IRONMAN 70.3 Vineman Slideshow

July 30th 2012

Vineman? No need to whine, man…there's wine, man!

by Lee Gruenfeld

Eagle, Tin, Steel, Iron…all very cool. But seriously: How do you compete with Vineman? Do we toast with a glass of metal? Do old friends connect over flying predators? Did Jesus turn water into tin?

Wine as a special gift from above dates from well before recorded history began. Humans made wine before they made bread, which makes sense when you think about it: Somebody had to be pretty blotto before he thought of mixing eukaryotic fungi with a bunch of wet crushed wheat, letting it sit out in the sun all day until it bloated up and then lighting a fire under it. And others in the clan had to be completely gassed before they'd try to actually eat the stuff. ("Make it a small slice, OogMooga, and top off my cabernet first.")

Things evolved pretty quickly, and now we're blessed with an entire section of central California devoted to all things oenophilic. Much of the culture surrounding wine is as self-delusional as that of golf, politics and homeopathy – did you know that most wine "experts," when blindfolded, can't tell the difference between a red and a white if they're both at room temperature? Don't trust me…look it up.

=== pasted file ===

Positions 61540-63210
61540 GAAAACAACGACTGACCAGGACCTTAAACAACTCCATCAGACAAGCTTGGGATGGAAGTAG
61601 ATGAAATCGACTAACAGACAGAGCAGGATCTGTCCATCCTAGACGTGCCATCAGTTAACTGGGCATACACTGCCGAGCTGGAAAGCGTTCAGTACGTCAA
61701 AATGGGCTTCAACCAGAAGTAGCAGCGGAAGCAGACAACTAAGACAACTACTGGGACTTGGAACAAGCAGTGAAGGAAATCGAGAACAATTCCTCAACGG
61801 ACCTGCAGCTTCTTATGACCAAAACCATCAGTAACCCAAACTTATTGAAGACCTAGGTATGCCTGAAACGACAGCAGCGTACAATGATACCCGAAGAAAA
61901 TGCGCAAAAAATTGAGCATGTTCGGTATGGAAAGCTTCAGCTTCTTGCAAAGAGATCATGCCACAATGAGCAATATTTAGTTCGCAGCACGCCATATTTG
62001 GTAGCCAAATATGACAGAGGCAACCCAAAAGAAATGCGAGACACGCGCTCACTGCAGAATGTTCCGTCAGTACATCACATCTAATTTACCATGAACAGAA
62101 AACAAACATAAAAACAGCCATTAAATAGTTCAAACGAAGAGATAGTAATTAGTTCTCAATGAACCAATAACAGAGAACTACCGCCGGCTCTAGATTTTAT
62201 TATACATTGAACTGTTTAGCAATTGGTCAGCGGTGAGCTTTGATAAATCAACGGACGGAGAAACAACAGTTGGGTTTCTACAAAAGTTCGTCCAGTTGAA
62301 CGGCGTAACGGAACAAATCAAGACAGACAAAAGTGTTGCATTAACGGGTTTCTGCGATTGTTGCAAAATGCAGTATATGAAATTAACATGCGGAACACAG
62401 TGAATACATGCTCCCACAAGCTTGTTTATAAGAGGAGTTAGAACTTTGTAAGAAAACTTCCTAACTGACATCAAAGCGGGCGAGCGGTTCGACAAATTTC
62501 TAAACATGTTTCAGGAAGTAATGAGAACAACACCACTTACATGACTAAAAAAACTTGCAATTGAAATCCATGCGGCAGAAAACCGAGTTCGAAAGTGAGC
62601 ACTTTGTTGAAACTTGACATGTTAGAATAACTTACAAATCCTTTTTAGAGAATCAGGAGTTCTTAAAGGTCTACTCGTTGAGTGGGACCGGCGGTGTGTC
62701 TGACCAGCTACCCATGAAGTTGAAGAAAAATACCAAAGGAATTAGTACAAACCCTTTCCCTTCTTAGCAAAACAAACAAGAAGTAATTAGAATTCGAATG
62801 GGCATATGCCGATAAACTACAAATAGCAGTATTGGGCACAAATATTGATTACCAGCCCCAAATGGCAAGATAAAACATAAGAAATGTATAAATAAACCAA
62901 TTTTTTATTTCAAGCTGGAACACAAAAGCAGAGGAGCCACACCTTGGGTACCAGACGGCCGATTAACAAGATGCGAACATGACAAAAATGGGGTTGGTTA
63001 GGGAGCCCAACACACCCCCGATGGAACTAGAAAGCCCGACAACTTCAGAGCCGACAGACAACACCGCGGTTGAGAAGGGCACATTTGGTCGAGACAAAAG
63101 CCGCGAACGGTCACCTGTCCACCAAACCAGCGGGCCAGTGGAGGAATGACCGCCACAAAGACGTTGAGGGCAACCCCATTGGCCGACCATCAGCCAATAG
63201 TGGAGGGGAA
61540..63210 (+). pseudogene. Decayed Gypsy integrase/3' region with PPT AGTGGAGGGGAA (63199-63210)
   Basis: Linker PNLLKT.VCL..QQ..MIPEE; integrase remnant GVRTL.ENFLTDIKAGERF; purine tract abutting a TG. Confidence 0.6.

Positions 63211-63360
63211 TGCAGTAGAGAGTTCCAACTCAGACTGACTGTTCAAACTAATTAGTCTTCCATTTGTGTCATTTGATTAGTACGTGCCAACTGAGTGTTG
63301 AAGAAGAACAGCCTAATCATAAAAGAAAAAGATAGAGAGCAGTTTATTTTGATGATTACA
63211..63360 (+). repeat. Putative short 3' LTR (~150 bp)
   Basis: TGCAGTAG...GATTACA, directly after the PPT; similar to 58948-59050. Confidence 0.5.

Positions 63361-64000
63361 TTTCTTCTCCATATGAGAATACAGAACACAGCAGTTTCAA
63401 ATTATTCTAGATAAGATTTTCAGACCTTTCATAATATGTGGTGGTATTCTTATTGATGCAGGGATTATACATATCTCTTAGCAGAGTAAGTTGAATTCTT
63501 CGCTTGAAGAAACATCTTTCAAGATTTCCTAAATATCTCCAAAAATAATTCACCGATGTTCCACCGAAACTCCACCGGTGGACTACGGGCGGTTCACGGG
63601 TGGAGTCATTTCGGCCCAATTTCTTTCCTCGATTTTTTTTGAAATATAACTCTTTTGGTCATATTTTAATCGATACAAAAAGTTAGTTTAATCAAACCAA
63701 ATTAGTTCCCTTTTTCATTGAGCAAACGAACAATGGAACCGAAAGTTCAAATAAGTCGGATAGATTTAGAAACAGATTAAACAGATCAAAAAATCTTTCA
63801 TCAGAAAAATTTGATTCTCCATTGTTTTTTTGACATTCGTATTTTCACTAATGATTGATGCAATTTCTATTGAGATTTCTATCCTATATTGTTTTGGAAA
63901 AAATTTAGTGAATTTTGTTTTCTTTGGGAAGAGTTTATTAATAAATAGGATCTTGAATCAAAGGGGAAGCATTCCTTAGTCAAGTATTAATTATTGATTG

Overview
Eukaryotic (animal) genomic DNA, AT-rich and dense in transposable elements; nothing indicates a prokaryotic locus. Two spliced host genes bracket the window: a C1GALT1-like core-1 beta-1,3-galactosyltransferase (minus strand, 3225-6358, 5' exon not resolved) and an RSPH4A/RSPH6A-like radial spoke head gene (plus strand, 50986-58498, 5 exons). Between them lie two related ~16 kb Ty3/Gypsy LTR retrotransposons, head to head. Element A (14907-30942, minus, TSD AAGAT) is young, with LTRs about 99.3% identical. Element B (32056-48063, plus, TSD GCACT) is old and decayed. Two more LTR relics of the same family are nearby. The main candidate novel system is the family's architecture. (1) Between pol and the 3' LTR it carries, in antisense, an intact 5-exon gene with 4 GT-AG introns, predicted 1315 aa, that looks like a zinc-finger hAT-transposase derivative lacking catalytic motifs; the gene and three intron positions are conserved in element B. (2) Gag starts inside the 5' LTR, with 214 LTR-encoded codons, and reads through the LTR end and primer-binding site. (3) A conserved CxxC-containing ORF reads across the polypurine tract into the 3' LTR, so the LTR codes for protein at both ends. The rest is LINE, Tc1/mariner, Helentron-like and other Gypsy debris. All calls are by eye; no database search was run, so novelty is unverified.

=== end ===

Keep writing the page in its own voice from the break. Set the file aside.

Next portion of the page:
Nevertheless, the stuff is marvelous and we're all the richer for it, especially those of us who have figured out that you don't have to bust the budget to enjoy it. And of all the ways that humankind has celebrated wine, there's none I enjoy as much as Vineman. Where else is the finish line arch made up of actual aging casks? In what other race do the top finishers in each category get a bottle of wine produced at the run turnaround?

For a race that has grown huge over the years, it's amazing what a down home, laid back feel it has. The fact that you can't see the enormous amount of work that goes into making it that way is a testament to both the organizers and the culture they inhabit. A bottle of merlot lying calmly in a rack for five years also betrays nothing of the often times backbreaking work that went into producing it. It's there, but hidden, and the makers seem to like it that way.

Enjoy a few pictures of this unique event. Then make plans to participate in it. First glass is on me.

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